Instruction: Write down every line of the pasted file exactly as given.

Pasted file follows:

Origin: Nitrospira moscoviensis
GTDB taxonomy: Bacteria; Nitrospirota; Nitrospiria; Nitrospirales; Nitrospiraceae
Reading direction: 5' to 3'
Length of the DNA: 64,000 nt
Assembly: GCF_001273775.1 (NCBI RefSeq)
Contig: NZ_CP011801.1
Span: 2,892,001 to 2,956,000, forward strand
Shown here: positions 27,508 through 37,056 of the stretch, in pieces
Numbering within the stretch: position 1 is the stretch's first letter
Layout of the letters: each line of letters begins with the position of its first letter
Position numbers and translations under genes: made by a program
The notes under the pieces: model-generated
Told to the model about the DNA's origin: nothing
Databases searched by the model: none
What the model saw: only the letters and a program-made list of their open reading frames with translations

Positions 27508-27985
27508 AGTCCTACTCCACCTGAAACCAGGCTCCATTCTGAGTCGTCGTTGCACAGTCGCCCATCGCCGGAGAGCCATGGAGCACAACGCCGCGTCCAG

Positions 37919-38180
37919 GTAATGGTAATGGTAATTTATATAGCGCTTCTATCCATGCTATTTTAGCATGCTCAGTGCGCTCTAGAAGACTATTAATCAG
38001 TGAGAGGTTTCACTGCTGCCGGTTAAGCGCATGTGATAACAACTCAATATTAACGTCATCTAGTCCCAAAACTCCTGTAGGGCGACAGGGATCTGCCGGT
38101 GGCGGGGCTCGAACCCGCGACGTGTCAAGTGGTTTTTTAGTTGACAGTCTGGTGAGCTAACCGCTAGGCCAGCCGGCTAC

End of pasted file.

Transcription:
Origin: Nitrospira moscoviensis
GTDB taxonomy: Bacteria; Nitrospirota; Nitrospiria; Nitrospirales; Nitrospiraceae
Reading direction: 5' to 3'
Length of the DNA: 64,000 nt
Assembly: GCF_001273775.1 (NCBI RefSeq)
Contig: NZ_CP011801.1
Span: 2,892,001 to 2,956,000, forward strand
Shown here: positions 27,508 through 37,056 of the stretch, in pieces
Numbering within the stretch: position 1 is the stretch's first letter
Layout of the letters: each line of letters begins with the position of its first letter
Position numbers and translations under genes: made by a program
The notes under the pieces: model-generated
Told to the model about the DNA's origin: nothing
Databases searched by the model: none
What the model saw: only the letters and a program-made list of their open reading frames with translations

Positions 27508-27985
27508 AGTCCTACTCCACCTGAAACCAGGCTCCATTCTGAGTCGTCGTTGCACAGTCGCCCATCGCCGGAGAGCCATGGAGCACAACGCCGCGTCCAG

Positions 37919-38180
37919 GTAATGGTAATGGTAATTTATATAGCGCTTCTATCCATGCTATTTTAGCATGCTCAGTGCGCTCTAGAAGACTATTAATCAG
38001 TGAGAGGTTTCACTGCTGCCGGTTAAGCGCATGTGATAACAACTCAATATTAACGTCATCTAGTCCCAAAACTCCTGTAGGGCGACAGGGATCTGCCGGT
38101 GGCGGGGCTCGAACCCGCGACGTGTCAAGTGGTTTTTTAGTTGACAGTCTGGTGAGCTAACCGCTAGGCCAGCCGGCTAC